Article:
A void space or plenum 20 is shown at one end of the element. In preferred embodiments, both ends of the element will have void spaces or plenums. In conventional elements, the single plenum was provided to permit longitudinal expansion of the fuel material 16 and accumulation of gases released by the fuel material. In this invention, the plenum (or plenums) also serve as steam reservoirs in the event that a cladding breach occurs and steam is allowed to enter the cladding interior. Keeping with the goal of decreasing the hydrogen to steam molar ratio, the presence of steam reservoirs provides a buffer near the ends of the fuel region to offset any excess hydrogen production in these regions. As noted, the hydrogen to steam molar ratio is often greatest near the end regions of the cladding tube interior, away from the typical primary defect region near the center of the cladding. Thus, the steam reservoirs are provided in the regions where they are needed most.
In some fuel elements, a getter is provided in the plenum to remove adventitious hydrogen introduced into the fuel element during manufacture. Usually, the getter is a zirconium alloy containing high concentrations of alloying elements such as nickel and titanium. Typically, the getter is provided within the plenum and contained in a tube and is held in place with gauze plugs. In preferred embodiments of this invention, no getter is used as it would take up space that could advantageously be used to hold hydrogen-diluting steam. It is also preferred to not use getters because they can become a net hydrogen producer in the event of a primary defect allowing steam to enter the cladding interior.
The inventive features discussed thus far have focused on promoting mixing of hydrogen and steam within the cladding interior. However, another aspect of this invention strives to make more oxygen chemically available to the cladding interior, and thereby reduce the incidence of oxygen starvation. This is accomplished by providing a nuclear fuel that has a hyper-stoichiometric amount of oxygen. Normally, uranium oxide and mixed uranium-plutonium oxide fuels (to name two examples) contain a molar ratio of 2:1 oxygen to metal. In other words, these fuels have chemical formulas given by UO2 and (U,Pu)O2, respectively. When these fuels contain additional oxygen (beyond the "normal" 2:1 stoichiometry), that additional oxygen becomes chemically available to the cladding interior to reduce the danger of oxygen starvation. It has been determined that a fuel stoichiometry suitable for this invention is about 2 to 2.2 oxygen to uranium.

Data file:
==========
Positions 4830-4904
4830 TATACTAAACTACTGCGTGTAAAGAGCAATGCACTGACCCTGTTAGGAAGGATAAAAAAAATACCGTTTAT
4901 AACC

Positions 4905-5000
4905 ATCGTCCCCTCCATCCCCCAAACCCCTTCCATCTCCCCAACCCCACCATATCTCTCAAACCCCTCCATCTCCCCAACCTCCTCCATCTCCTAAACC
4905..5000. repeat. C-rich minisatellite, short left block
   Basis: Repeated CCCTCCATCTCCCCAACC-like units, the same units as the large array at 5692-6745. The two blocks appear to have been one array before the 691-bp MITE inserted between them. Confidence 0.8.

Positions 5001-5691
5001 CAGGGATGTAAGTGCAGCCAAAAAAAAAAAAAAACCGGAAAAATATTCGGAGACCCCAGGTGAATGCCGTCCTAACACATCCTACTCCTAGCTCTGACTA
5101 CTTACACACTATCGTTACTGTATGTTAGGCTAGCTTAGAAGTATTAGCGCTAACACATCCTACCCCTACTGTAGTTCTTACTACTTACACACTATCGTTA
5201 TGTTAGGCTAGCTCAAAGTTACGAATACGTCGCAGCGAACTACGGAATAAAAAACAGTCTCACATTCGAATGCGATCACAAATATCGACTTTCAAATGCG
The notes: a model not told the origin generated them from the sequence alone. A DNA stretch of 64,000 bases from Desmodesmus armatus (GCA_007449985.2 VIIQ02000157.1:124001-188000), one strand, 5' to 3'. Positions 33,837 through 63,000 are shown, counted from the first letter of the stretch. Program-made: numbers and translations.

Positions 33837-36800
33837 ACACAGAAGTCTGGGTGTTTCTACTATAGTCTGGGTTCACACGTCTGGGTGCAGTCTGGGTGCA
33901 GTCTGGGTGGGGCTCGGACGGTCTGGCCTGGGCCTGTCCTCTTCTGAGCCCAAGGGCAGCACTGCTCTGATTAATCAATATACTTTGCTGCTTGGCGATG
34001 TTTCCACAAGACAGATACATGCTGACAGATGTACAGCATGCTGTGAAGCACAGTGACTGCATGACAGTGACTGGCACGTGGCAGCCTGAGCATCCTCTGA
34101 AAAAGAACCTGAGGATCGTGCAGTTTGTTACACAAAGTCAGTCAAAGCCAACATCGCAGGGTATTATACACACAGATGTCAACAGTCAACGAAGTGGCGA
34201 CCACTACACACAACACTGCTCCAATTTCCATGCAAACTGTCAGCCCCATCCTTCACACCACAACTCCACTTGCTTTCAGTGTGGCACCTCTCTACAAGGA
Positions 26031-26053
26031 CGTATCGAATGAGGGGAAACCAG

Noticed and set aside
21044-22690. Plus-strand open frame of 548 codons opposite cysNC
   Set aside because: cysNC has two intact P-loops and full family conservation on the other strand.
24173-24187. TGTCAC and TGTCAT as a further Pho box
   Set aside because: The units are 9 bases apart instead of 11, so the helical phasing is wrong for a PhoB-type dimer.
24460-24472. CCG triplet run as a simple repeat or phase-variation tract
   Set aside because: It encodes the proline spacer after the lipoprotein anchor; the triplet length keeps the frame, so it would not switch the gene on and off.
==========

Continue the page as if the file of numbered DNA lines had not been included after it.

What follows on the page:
However, the efficiency of fuel is optimal at the normal 2:1 stoichiometry. As the fuel stoichiometry is biased more heavily toward oxygen, the fuel efficiency decreases. One reason this occurs is the negative effect that excess oxygen has on the thermal conductivity of a fuel. Another mason is the negative effect that excess oxygen has on the melting point of a fuel. Fuels that have hyper-stoichiometric amounts of oxygen have lower thermal conductivities and lower melting temperatures than stoichiometric fuel compositions. In view of these observations, a preferred fuel stoichiometry is between about 2.02 to 2.06 oxygen to uranium. More preferably, the stoichiometry is about 2.04. Comparable stoichiometries may be employed with other nuclear fuels such as mixed uranium-plutonium oxide and mixed uranium-gadolinium oxide (to name two examples).
It is known that fuel performance depends most critically on the quality of the fuel near the center axial region of the pellet colunto. Fuel disposed closer to the ends of the pellet column has a less pronounced effect on the fuel performance and can, in fact, be natural or depleted uranium oxide. Thus, if the fuel region of the cladding interior (i.e., where the fuel pellets reside) is divided along the axis of the cladding tube into three subregions--two fuel end regions and a center region--the center region should be filled with the highest quality fuel. One aspect of this invention therefore provides a fuel region in which the two end fuel regions are filled with a hyper-oxygen stoichiometry fuel and the inner region is filled with a normal stoichiometry fuel. While this approach is sensible from the standpoint of fuel performance, it is also sensible from the standpoint of hydride prevention.
In some preferred embodiments, it will be desirable to include diffusion barriers or spacers between the hyper-oxygen stoichiometry fuel in the two end fuel regions and the normal stoichiometry fuel in the center region. These bamers will prevent the excess oxygen in the nonstoichiometric nuclear fuel from diffusing to and thereby contaminating the stoichiometric nuclear fuel. Materials having suitable barrier properties are well known to those of skill in the art. One such material is a ceramic plug or disk formed of alumina.